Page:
No protocols, no guidelines: 71% of Spain’s health workers lacked means to fight coronavirus, poll shows

According to the survey, most professionals had neither adequate personal protective equipment nor proper instructions on how to manage Covid-19 patients

Medical staff from Fundacion Jimenez Diaz hospital embrace each other in Madrid on May 17.
Medical staff from Fundacion Jimenez Diaz hospital embrace each other in Madrid on May 17.SERGIO PEREZ (Reuters)
Pablo Linde

When the coronavirus hit hospitals in Spain, most health workers did not have the means to face the virus. Not only were they exposed to Covid-19 due to the lack of personal protective equipment (PPE), they were also not given basic protocols on how to manage coronavirus patients and to avoid contagion. That’s according to the results of a survey of 2,500 health professionals published Tuesday by the Institute for Better Healthcare, also known as the IMAS Foundation.

In total, 71.5% of healthcare workers replied that they did not have enough resources (tests, PPE) to protect themselves from the coronavirus. Only one third said that they were given protocols on how to avoid contagion at the beginning of the crisis. This percentage doubled two weeks after the state of alarm, which was declared on March 14 in a bid to control the spread of the virus. What’s more, few health workers were provided with guidelines on how to treat suspected coronavirus patients. According to the survey, fewer than half had such instructions at the beginning of the pandemic, and an additional 33% by the end of March. But 12% said that they never received patient guidelines.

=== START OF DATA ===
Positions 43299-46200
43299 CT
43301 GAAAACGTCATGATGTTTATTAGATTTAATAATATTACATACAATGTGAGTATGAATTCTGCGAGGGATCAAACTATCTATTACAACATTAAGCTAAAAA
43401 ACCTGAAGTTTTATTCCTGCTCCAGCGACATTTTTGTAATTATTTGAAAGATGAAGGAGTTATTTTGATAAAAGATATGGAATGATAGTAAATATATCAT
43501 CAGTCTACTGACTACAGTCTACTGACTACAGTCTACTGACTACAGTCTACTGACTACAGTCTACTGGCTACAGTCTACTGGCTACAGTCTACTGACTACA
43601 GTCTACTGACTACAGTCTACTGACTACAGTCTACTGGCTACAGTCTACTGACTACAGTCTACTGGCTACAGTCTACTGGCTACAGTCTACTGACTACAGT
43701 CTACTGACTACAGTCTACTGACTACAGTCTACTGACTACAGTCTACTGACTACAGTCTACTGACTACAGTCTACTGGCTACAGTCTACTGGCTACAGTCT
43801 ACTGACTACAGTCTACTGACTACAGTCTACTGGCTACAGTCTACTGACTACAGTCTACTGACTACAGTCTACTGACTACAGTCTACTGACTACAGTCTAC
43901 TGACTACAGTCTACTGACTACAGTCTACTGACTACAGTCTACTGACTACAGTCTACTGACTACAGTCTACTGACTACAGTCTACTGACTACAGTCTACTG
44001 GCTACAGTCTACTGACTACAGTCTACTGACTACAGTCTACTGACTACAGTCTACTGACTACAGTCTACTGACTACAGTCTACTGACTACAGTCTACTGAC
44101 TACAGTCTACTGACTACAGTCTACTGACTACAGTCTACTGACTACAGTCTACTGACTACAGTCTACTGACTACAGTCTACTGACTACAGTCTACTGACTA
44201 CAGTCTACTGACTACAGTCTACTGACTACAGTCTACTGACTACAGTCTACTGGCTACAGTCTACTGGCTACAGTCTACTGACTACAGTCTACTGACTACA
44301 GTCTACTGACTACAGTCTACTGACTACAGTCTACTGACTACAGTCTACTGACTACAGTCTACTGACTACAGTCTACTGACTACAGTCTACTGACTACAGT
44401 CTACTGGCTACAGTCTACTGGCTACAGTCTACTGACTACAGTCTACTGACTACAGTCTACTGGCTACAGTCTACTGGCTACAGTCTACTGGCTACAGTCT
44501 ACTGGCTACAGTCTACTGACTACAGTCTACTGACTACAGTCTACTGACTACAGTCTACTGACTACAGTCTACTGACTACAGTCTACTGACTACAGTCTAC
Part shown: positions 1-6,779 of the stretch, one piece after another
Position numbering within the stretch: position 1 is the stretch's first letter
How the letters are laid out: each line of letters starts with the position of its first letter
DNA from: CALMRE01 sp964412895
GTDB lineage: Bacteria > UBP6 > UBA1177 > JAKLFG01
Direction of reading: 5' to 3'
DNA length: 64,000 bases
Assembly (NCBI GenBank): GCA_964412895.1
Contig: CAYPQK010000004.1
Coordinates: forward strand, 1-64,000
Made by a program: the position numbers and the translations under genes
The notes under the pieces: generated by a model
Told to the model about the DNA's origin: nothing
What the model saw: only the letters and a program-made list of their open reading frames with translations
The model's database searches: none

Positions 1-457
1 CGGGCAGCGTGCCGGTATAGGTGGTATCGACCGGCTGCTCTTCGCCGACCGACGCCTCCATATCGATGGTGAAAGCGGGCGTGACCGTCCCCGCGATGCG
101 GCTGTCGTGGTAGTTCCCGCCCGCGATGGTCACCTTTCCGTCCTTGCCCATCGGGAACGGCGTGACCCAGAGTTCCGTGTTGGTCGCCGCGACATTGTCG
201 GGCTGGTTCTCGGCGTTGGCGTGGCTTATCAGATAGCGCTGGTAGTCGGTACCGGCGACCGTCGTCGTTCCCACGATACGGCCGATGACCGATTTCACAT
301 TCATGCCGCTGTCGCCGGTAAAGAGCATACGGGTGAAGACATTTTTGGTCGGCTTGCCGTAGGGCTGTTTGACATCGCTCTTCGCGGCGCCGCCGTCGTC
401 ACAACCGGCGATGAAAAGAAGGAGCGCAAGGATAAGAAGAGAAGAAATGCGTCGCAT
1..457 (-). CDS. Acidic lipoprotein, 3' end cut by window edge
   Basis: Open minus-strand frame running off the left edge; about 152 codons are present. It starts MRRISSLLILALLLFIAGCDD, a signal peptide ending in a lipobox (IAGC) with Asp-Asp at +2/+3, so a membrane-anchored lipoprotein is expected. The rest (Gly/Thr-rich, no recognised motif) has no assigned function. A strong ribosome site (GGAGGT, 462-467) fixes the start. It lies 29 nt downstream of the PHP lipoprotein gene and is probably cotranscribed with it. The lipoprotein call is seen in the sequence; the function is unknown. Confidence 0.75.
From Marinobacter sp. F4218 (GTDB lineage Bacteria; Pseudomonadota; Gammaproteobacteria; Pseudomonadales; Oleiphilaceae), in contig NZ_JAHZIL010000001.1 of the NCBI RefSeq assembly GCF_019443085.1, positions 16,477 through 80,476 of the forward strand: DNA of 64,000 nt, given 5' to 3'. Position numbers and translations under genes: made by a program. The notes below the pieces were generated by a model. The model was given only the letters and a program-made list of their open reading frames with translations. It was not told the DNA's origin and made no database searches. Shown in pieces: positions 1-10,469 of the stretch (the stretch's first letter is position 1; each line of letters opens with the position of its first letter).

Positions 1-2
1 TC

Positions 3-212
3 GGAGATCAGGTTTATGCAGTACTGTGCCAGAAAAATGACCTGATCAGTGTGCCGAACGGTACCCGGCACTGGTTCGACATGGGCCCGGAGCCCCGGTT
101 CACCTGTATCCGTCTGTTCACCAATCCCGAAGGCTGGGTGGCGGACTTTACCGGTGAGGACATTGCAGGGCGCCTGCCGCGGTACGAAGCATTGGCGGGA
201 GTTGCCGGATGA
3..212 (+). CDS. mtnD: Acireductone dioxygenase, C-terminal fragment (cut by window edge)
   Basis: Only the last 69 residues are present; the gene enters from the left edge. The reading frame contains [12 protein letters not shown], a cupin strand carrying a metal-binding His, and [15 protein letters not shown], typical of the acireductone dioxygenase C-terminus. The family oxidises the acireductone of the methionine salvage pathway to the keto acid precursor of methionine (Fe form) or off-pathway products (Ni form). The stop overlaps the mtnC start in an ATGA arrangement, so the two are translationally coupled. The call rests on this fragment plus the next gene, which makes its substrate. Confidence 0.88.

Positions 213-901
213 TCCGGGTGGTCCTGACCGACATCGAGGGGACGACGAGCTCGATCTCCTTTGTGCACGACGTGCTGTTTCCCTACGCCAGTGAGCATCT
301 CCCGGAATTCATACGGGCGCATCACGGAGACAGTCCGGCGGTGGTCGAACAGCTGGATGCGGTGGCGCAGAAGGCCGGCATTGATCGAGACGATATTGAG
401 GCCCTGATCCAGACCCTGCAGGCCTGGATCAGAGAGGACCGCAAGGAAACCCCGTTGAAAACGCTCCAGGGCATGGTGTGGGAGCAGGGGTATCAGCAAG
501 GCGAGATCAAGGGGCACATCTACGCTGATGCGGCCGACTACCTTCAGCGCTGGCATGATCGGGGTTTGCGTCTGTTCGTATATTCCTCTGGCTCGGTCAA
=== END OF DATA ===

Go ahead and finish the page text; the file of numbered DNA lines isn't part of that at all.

More than 90% of those surveyed believed that the government acted too late

It is likely that this contributed to the high rates of coronavirus infection among Spanish healthcare workers. According to the third and final round of a coronavirus prevalence study, 10% of healthcare workers tested positive for coronavirus antibodies – nearly double the national average of 5.1%. Of those surveyed, 85% said that they had been in direct contact with Covid-19 patients – 56.5% on an ongoing basis. A total of 15% of doctors and 14% of other health workers (not including nurses) said they had contracted the coronavirus. This figure rose to 23% among nurses.

The conclusions of the in-depth survey are highly critical of Spain’s healthcare system. “The response of the National Health System to the crisis caused by the pandemic has been notably inadequate and fragmented. The focus has been overly centered on hospitals, instead of on public and community health. The coordination between hospitals and primary healthcare, as well between social and health resources, has been very poor,” said Javier Elola, the head of the IMAS Foundation and the director of the survey. “The system must reorientate itself towards health and establish mechanisms for better integration of available resources.”

The survey also revealed health workers’ dissatisfaction with different government administrations, including the management teams sent to hospitals, who were often seen as “political instruments,” according to the survey. One health worker complained: “It was perverse for hospital managers to be politicians. They reacted late, listening to their leaders instead of to their workers. The lack of professionalism in the managing teams has been seen in the failure to make important decisions to involve all professionals and doctors.”